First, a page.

I can’t believe the amount of time I wasted on this, and it turned out to be a hardware problem in the end! I was so afraid that it was a Linux software issue, and it was actually hardware. Sigh.

Time to go order that S/PDIF bracket…

Patented Farts

Those guys over at United Aircraft really take their flatulence seriously.

Stupid Words

I’m very curious as to where the words “orientate” and its opposite, “disorientate,” came from. They sound incredibly stupid. What was wrong with “orient” and “disorient?” Fewer letters, and you don’t sound like a retard when you say them. Dictionary.com even says that the longer versions just mean “to orient” and “to disorient.” Everybody wins when you use the shorter form. Using the longer form means you like to kill puppies.


From The Examiner:

Lots of schools are vying for the “most emphatic rejection” prize. Cornell is leading the race, informing students in consecutive sentences that the electronic rejection they are reading will be confirmed in a follow-up letter that will make the rejection official. We don’t want you. Get it? We really don’t want you. The “snuff out all hopes” double rejection strategy appears to be colleges’ latest attempt to improve their U.S. News & World Report selectivity rating. Two rejections for the price of one. What tipped the scale in Cornell’s favor is that they even include an invitation for you to visit their Web site to get information about applying to transfer to Cornell after your freshman year, so they can reject you again.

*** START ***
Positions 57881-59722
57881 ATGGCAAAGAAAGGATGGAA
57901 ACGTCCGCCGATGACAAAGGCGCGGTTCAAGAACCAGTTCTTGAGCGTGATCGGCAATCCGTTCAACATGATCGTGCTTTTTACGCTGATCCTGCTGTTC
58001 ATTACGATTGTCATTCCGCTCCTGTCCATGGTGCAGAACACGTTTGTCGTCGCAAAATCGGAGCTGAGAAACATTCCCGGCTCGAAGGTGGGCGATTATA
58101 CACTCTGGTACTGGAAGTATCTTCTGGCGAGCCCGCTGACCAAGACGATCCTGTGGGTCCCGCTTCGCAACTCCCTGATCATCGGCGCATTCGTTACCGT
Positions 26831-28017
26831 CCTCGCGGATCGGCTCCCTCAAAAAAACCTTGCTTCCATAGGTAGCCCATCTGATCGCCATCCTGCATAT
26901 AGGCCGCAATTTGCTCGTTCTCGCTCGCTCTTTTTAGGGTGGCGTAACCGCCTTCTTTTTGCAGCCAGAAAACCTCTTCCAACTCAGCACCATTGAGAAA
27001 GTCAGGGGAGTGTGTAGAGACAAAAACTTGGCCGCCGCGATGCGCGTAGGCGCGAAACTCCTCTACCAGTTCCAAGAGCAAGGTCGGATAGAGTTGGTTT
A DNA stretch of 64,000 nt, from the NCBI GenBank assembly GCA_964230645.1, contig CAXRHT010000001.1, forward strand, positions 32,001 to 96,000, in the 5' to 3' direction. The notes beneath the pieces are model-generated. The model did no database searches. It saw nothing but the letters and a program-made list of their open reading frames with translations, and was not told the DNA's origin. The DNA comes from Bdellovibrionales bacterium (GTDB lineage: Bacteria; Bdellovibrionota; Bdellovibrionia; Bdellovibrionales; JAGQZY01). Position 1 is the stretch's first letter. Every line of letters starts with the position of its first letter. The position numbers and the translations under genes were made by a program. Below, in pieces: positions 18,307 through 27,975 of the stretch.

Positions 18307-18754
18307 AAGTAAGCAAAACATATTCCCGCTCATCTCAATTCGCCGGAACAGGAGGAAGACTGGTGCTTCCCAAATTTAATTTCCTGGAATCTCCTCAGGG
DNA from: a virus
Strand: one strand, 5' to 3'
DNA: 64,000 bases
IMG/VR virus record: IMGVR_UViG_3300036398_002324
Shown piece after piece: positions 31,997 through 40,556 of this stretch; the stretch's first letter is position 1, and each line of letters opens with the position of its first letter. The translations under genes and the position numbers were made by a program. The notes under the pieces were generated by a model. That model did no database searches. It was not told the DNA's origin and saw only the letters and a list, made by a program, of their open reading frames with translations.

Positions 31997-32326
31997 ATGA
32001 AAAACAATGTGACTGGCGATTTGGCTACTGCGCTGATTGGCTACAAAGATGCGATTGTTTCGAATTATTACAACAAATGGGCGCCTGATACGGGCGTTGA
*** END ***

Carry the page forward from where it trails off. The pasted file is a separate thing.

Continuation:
Awesome. Absolutely awesome. My alma mater never stops entertaining me.

Open Phones

Screw you, iPhone. I want one of these.